Apr
15
2013

by

Peso’s Unofficial Rate Makes Buenos Aires Cheap for Tourists

Peso’s Unofficial Rate Makes Buenos Aires a Cheap Travel Destination

I asked the very handsome tourist in a Uruguayan rugby shirt how many pesos he got for his dollars. We were on Florida Street. The downtown black marketeers paradise.  We were outside one of those seedy galleries that descend into the ground almost like dark eerie caves.   The black market exchange touts were a rough and tough looking bunch; could I risk sending my straight-laced British girlfriend into a bear’s cave?

Tangueros Florida Street

Tangueros Florida Street

I know Argentina very well. I am the lesbian-tango-dancing-dowager-duchess to my friends and now a guide who had been to Buenos Aires numerous times. I had lived in Buenos Aires for one year to learn tango dance for export to Oxfordshire. I was obligated. I should go down and ”purse drop” for my new bo.

Was there a risk that the Argentine tax authority would swoop-in like a swat team?  I had heard the stories.  Friends of mine who live in Buenos Aires had seen an army of police, officials from the AFIP and border guards ‘’swat’’ and close down most of a galaria (a kind of smaller and lower-class shopping centre or mall) some months before.

I wondered if availing yourself of a service offered in a local buying black market dollars or selling black market pesos that are openly touted on the street is even illegal for a tourist.  I know the ‘’black artists’’ buying and selling dollars are breaking the law, but would the same be thought of me or my girlfriend?  I had no dollars, my vacation in Buenos Aires was ‘’sponsored’’ by VISA.

His face beaming with the brightest smile and his voice hushed low, “7.7 pesos, I got 7.7 pesos for each dollar’’, the Uruguayan told me.  Is it safe I asked in poor Spanish, ‘’of course’’, he replied in perfect English. ‘’Do not be put off by how these places look, this has gone on and on for years and years, I know the guys downstairs, I will take you down.  I used this place last time’’.

Was there a last time? Maybe he meant recently. I told him about my concerns and he laughed.  ‘’Find the best value. You have to think Argentine to survive in Argentina.  That’s why we lost most of our British, they could never think Argentine.’’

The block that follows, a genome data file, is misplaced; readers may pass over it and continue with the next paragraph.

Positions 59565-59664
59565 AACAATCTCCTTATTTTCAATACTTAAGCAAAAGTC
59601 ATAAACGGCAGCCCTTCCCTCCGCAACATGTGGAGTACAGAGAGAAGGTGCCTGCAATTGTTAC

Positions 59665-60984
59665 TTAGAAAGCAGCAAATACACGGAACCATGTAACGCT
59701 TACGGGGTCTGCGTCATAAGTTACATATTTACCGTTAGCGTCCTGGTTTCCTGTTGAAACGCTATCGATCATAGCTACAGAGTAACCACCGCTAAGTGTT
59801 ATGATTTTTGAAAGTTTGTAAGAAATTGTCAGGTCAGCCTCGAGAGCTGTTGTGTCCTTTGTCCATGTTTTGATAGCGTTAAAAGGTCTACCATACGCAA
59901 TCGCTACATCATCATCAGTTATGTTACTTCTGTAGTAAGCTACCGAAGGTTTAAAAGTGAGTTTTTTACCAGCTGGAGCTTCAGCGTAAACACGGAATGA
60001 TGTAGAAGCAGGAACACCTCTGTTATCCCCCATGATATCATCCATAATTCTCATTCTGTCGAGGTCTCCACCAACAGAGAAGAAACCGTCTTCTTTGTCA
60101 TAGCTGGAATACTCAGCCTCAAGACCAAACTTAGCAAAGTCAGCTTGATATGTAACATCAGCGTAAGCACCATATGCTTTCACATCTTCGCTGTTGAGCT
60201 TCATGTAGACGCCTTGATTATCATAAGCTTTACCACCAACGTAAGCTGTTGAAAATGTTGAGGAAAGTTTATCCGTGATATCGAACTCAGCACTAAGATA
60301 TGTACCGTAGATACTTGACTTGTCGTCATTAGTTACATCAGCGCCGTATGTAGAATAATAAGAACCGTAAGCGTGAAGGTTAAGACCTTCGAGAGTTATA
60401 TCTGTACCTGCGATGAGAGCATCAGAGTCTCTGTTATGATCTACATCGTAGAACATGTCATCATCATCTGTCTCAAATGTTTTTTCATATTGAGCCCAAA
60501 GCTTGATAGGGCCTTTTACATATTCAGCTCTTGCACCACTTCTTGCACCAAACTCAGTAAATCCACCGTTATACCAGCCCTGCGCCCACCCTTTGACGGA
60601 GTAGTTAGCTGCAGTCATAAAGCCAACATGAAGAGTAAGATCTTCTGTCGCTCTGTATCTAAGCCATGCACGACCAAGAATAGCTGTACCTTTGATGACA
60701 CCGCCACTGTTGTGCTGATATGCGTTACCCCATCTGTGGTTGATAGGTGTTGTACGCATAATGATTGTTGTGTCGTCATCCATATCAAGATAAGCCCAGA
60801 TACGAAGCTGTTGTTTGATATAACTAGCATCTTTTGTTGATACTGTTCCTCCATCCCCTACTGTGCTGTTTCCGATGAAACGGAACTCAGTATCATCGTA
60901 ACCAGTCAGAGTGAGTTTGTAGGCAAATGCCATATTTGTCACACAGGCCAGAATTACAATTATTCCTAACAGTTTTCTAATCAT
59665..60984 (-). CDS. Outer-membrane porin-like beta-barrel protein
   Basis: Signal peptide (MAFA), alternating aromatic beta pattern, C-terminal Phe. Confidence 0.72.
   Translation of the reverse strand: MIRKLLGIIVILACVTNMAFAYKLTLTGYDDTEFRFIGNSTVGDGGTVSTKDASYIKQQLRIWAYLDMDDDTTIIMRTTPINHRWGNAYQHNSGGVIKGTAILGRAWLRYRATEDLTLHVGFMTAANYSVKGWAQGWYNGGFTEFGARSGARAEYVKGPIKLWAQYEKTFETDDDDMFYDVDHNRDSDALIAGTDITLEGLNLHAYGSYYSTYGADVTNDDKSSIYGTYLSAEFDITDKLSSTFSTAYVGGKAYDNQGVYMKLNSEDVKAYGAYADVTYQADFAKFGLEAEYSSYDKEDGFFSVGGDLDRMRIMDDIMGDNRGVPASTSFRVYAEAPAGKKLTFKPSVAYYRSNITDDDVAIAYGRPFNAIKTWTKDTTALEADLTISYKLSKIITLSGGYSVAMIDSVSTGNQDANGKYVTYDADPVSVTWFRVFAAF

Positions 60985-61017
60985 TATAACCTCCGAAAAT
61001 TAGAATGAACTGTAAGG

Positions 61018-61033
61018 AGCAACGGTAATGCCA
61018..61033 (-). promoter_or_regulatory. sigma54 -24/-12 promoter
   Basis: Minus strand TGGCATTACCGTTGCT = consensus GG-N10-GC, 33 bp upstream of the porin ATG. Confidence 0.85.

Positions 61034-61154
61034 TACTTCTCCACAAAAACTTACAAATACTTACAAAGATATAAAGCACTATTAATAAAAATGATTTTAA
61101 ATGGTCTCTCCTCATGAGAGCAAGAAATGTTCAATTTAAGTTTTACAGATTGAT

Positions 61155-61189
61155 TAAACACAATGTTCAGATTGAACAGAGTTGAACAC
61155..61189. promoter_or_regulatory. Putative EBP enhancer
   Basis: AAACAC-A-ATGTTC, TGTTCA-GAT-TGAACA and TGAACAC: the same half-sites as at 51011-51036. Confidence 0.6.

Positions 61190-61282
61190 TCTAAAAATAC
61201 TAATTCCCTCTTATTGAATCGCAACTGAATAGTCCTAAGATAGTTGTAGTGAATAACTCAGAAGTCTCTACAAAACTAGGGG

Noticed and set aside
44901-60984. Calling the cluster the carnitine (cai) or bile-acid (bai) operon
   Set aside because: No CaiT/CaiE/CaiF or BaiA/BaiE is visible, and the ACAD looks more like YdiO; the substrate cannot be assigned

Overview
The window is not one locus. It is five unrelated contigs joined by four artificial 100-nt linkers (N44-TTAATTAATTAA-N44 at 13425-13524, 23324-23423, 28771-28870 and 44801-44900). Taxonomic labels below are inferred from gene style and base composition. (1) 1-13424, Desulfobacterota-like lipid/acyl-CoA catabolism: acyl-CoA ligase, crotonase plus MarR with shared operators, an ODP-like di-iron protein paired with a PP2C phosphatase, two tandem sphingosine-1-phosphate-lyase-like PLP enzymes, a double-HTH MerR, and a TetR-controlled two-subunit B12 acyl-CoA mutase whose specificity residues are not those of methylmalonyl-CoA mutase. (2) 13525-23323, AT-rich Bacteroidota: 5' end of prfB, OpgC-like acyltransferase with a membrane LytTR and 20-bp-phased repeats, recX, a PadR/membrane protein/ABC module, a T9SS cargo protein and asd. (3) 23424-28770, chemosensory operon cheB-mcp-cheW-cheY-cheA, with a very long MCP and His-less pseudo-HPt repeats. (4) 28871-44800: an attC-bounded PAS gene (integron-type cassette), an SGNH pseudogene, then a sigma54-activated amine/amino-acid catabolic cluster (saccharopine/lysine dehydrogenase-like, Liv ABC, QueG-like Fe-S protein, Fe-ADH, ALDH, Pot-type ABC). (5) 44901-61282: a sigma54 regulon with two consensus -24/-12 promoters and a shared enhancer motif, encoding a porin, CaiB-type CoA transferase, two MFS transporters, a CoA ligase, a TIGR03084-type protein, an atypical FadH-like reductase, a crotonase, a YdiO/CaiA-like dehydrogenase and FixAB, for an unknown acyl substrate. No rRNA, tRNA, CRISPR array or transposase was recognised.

Jose Maria turned out to have a big crush on the younger and thinner Felicity.  He kindly exchanged her money and invited us for coffee. Should I tell him he was barking up the wrong tree.  Should I tell my girl who might have missed his flirt – no.

Over coffee he explained to wide-eyed Flicky, ‘’our governments always use scare stories and scare tactics because they cannot control Argentines, not even with terror.  Crooks, military, crooks, murderous-criminals, an idiot, a thief and gunrunner, a fall-guy and now the whore of Babylon and her 1000 thieves. That’s been the political history of Argentina.  But none of them could or can control the markets, because the markets are Argentine.’’

I laughed, mainly because of the mixed metaphor, the whore of Babylon with the Arabian Knights and 1000 thieves?  I tried to equate his description of Argentina’s political history with Presidents names.  I got as far as the military junta as the murderous war criminals and Menem the gunrunner and gave up.

Jose Maria was a computer-something or other.  A telecommuter he proudly exclaimed who could live anywhere in the world and work from home.  His mother was old and so he had decided to base himself in Uruguay to avoid the madness and uncertainty of Argentina. He earned money in dollars and wanted to bank in dollars.  He could not do that in Argentina.  He had taken dollars out of an ATM in Montevideo and was in Argentina to buy lots of goodies on the cheap.

He asked Felicity if she wanted to have dinner with him and she finally got the message – coffee over, everyone left.

Florida was very busy.  I only heard Brazilians and Spanish that did not sound Argentine.  Last time the street seemed North American. It was fatter, pinker, and probably a little less inclined to barter the leather sellers. Now it was decidedly Latin, a lot darker and seemed so much wiser.  The shopkeepers did not look so happy bargaining with their more local visitors.

As we wandered the entirety of Florida Street to Plaza San Martin we were offered both tours and illegal dollar exchange no less than 100 times.  The black market was hardly underground.  The police and the exchange touts shared jokes and cigarettes.

Rita Lambert, long time client (5 years) of BA Stay.

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